As dramatic as the splashy arrival on the Hudson of Flight 1549 was, the really scary part to me was Washington’s reaction to the incident. Though the movie reportedly takes some liberties with the degree of the animosity coming from the NTSB, the Board’s immediate impulse was not to shut up, pin a medal on Sully and plan the parade, as it should have done, but to second-guess his judgment. Read that again. I know, how could such a thing happen?

Sadly, it happens all the time. It happened to me, in fact. Luckily, the outcome was anticlimactic and the only person at risk at any time was myself, and that risk was microscopic.

Here’s what happened. A few years ago, I was on a flight from Austin, Texas, to Albuquerque, New Mexico, in a Cirrus SR22 turbo with the Tornado Alley conversion (done at the Cirrus factory) of the Continental IO-550 310 hp engine. The conversion takes a normally aspirated 550 and turns it into a turbo. It’s a hugely popular conversion, but on this particular airplane, I experienced some minor rough running on one occasion.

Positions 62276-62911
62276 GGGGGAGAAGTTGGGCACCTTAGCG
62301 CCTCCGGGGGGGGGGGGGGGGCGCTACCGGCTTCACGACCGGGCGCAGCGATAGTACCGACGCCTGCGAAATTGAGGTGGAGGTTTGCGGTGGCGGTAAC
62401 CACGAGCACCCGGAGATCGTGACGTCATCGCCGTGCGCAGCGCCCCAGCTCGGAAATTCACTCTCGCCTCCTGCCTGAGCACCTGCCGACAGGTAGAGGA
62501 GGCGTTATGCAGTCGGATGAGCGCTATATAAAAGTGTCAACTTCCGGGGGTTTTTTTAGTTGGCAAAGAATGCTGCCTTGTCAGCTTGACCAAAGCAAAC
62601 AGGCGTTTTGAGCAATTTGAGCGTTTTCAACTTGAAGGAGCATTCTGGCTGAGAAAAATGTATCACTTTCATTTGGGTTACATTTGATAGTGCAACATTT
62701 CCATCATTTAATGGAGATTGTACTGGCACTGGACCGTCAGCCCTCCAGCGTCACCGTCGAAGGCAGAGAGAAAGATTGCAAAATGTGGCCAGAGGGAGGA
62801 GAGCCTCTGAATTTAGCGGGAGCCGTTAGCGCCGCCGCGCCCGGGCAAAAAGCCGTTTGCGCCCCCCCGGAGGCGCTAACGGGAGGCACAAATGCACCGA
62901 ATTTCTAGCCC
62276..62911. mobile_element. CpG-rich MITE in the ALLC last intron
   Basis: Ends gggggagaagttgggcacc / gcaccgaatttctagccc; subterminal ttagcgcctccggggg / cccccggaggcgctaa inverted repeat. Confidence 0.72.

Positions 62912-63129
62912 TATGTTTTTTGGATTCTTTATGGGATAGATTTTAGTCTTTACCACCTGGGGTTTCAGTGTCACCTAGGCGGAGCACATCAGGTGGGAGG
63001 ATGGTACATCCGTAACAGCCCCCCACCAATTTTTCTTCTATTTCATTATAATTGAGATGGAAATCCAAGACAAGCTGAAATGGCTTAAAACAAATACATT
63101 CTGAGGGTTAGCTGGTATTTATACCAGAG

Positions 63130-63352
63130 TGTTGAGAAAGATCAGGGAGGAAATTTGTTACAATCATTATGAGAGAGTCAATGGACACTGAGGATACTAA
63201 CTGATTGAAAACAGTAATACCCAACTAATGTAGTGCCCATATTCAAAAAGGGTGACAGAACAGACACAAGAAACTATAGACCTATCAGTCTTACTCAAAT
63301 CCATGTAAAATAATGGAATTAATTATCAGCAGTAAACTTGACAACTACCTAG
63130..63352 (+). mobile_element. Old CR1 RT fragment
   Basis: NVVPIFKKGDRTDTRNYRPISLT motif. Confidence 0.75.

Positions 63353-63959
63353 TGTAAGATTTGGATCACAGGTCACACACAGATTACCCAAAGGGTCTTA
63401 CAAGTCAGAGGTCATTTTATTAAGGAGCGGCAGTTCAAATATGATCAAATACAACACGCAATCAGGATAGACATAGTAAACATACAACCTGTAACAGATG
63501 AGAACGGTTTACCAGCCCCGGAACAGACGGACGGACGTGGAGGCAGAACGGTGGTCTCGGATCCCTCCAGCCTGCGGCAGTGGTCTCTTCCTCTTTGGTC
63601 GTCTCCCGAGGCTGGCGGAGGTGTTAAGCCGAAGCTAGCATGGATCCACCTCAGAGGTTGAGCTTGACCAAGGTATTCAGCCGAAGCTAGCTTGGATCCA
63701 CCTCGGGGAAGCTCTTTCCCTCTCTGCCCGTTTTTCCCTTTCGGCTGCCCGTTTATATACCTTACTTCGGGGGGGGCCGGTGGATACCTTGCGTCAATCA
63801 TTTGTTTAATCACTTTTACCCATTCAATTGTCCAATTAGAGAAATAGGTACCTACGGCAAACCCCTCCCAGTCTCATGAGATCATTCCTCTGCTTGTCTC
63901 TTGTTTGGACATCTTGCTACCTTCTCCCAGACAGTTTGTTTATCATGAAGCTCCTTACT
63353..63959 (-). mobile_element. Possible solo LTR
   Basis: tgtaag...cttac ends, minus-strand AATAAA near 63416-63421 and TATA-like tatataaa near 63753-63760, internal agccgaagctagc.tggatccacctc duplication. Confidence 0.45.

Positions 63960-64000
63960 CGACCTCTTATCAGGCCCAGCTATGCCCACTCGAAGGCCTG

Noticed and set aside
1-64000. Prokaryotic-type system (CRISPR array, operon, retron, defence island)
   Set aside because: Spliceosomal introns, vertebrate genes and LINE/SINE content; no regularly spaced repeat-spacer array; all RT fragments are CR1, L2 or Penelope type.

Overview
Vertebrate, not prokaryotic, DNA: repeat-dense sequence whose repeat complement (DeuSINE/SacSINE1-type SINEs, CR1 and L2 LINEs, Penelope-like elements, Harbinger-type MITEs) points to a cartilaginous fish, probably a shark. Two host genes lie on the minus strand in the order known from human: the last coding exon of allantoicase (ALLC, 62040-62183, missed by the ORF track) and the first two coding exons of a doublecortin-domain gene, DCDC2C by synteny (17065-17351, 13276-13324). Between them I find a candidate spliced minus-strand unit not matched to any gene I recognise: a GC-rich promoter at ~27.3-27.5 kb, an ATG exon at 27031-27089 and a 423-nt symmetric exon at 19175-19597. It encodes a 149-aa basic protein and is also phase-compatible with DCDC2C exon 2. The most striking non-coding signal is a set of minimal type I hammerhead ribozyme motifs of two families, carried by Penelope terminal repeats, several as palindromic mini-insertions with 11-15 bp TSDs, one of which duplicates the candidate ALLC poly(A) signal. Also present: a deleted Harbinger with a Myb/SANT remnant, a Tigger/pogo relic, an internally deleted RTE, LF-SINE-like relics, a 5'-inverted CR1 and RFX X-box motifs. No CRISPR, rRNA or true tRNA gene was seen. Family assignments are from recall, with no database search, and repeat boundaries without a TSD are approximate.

We had the airplane checked over and all was determined to be fine, which generally means the mechanics can’t duplicate the problem. I flew it afterward a few times and found I couldn’t duplicate the problem, thankfully, either.

Until my Albuquerque trip, that is. I was en route on an IFR flight plan climbing up to my cruise altitude, 16,000 feet, mostly likely, and approaching 10,000 feet when the engine started running a little rough. My immediate reaction was to check the engine gauges—no red or yellow readings—adjust the mixture, switch fuel tanks, ensure the fuel pump was on and operating, and that I had no warning messages on the PFD. Everything read okay. But it was definitely a little off.

But I also knew I was flying a route on which there were stretches with few, if any, available airports to divert to and that the last few hundred miles of my trip were over very high terrain. It was more risk than I wanted to assume.